Perform asynchronous asset management using Windows Powershell cmdlets for WMI


With Windows 7 wmi cmdlets now have support to perform tasks asynchronously.


Asynchronous execution typically involves –


·       Run commands in background


·       Wait/stop on them


·       Retrieve results


·       Check status of execution


 


Thus to collect hard inventory data like total Physical Memory from a list of machines in your domain, while not blocking the original machine from which the inventory collection is being triggered, you’ll follow these steps –


Step 1:  On a Windows Powershell console on your machine, run the following command –


PS C:\> $c = gwmi -class win32_computersystem -asjob -throttlelimit  2 –computername “machine1”,”machine2”,”mchine3”


Now you go about completing other tasks.


Two parameters to note here  


1. Asjob – This parameters tells Windows Powershell that the specified task has to be run in background. By specifying -asjob, you have ensured that you are not blocked on the completion of this task.


2. Throttlelimit – you can choose to limit the number of simultaneous tasks started with this parameter. In the above case, we get data from only two machines at a time because the throttlelimit was specified as 2. When the data is returned from one of the two machines, only then is a connection to third machine made to get data. This gives you control on resource utilization (network bandwidth etc.)


Step 2: When you are ready to process the results of the above command, run the following on Windows Powershell console –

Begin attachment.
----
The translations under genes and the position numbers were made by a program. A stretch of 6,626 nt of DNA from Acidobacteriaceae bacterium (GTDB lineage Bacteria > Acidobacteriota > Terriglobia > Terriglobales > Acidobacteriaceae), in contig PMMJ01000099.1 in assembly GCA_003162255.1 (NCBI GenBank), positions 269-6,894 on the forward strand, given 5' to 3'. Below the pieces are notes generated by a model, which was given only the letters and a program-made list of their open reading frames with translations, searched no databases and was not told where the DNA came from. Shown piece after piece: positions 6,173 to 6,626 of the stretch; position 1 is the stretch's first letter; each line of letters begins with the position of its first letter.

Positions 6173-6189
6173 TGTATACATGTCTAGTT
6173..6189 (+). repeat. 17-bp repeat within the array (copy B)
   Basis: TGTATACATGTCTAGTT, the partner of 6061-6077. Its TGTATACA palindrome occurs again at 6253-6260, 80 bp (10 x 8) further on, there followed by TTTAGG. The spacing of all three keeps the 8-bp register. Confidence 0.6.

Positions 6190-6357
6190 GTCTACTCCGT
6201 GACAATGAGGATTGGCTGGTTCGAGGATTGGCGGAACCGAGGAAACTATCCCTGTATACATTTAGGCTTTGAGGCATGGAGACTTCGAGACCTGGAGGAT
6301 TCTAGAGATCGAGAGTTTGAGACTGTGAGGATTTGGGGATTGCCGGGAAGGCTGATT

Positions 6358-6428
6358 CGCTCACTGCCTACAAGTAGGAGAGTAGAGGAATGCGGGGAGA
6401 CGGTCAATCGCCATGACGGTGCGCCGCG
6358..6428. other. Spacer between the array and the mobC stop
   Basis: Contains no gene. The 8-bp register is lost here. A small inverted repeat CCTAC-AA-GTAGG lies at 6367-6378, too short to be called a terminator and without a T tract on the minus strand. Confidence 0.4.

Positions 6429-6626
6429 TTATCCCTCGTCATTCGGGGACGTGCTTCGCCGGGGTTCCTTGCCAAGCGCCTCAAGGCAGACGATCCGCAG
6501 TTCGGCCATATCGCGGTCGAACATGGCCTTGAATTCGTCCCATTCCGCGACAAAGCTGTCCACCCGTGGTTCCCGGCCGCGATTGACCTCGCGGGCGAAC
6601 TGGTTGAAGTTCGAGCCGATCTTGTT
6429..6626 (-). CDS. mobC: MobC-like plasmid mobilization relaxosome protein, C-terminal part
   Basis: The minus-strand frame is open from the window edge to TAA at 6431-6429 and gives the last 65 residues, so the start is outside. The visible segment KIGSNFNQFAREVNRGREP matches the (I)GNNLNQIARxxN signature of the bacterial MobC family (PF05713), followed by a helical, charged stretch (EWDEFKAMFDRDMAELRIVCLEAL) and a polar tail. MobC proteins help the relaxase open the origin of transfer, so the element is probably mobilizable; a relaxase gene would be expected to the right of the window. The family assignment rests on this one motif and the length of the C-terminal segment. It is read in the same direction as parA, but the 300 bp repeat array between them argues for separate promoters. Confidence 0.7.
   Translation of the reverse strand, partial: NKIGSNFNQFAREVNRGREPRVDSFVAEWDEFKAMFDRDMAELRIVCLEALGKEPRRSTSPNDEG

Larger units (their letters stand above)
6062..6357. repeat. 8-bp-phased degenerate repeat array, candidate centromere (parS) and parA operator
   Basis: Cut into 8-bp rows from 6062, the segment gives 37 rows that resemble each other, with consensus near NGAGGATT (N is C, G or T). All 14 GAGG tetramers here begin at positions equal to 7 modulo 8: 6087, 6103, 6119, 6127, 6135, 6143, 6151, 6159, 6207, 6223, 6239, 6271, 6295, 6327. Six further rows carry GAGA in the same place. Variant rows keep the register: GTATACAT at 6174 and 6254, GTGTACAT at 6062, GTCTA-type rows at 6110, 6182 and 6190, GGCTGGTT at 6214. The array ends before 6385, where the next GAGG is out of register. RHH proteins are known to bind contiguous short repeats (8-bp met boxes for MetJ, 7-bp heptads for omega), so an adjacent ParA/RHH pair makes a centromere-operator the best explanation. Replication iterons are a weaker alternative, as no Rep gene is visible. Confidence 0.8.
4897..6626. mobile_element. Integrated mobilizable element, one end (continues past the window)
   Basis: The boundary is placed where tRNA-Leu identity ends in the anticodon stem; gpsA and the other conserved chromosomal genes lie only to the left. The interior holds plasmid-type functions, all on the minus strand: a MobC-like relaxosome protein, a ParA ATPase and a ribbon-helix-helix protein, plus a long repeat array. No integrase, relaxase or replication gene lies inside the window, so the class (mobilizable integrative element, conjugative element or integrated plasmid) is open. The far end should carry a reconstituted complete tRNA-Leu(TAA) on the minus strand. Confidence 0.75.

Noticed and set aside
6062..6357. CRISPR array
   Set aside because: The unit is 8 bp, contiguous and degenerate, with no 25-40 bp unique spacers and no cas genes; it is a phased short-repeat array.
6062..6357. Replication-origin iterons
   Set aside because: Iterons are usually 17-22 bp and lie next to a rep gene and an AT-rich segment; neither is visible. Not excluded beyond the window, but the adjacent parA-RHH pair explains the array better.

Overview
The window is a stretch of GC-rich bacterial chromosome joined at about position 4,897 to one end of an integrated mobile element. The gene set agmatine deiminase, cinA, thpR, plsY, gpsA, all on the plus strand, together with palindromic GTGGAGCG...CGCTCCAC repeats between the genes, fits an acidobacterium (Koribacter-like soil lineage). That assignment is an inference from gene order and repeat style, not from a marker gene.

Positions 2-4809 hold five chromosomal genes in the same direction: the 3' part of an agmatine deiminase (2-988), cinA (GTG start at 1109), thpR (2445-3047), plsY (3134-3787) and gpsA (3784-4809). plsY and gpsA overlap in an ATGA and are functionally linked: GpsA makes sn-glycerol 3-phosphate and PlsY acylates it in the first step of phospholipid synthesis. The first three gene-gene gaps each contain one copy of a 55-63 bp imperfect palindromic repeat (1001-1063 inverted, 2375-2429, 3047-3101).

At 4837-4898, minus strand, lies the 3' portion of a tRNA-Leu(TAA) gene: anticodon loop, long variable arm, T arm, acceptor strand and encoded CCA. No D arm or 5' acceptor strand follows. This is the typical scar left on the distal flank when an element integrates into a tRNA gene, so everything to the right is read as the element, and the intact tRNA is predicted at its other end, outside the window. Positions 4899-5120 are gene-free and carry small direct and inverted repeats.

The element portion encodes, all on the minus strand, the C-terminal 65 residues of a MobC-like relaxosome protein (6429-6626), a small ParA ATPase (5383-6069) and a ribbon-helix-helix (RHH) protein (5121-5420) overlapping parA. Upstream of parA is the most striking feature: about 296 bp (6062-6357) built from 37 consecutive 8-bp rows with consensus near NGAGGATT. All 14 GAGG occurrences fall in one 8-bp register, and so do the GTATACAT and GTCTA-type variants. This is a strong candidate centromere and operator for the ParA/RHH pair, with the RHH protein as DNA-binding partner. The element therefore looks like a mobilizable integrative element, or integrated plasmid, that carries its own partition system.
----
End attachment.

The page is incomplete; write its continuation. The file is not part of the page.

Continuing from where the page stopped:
PS C:\> wait-job $c


When this commands returns you would have the results in $c.childJobs


Step3: Now you can use the powerful processing and reporting capabilities of Windows Powershell to collate the data just gathered.


Below we are getting Total Physical Memory data from all the machines and putting it in a CSV file through a Windows Powershell script snippet.


 


$ShareinfoName = @()


$filename = ‘ShareInfo.csv’


foreach ($share in $c.ChildJobs) {


            if($share.Output.Count)


        {


          $ShareinfoName += $share.Output[0] | % {


            $_| select @{e={$share.Output[0].TotalPhysicalMemory};n=’Name’},


            @{e={$share.Output[0].Name};n=’TotalPhysicalMemory’}


          }


      }


}


      


$ShareInfoName | select Name,TotalPhysicalMemory | export-csv -noType $filename    


 


 Kapil Mathur [MSFT]

Comments (2)

  1. szlevi says:

    I believe Wait-PsJob has been deprecated, no longer works – IIRC Wait-Job replaced it, more details here (syntax changed as well): http://technet.microsoft.com/en-us/library/dd347634.aspx

    You can confirm this by running

    gmc -noun job

    in PS – you should see something like this:

    PS C:> gcm -noun job

    Get-Job                                             Get-Job [[-Id] <Int32[]>] [-Verbose] [-Debug] [-…

    Receive-Job                                         Receive-Job [-Job] <Job[]> [[-Location] <String[…

    Remove-Job                                          Remove-Job [-Id] <Int32[]> [-Force] [-Verbose] […

    Start-Job                                           Start-Job [-ScriptBlock] <ScriptBlock> [[-Initia…

    Stop-Job                                            Stop-Job [-Id] <Int32[]> [-PassThru] [-Verbose] …

    Wait-Job                                            Wait-Job [-Id] <Int32[]> [-Any] [-Timeout <Int32…

  2. kmathur says:

    Thanks! You are right, I corrected the blog post.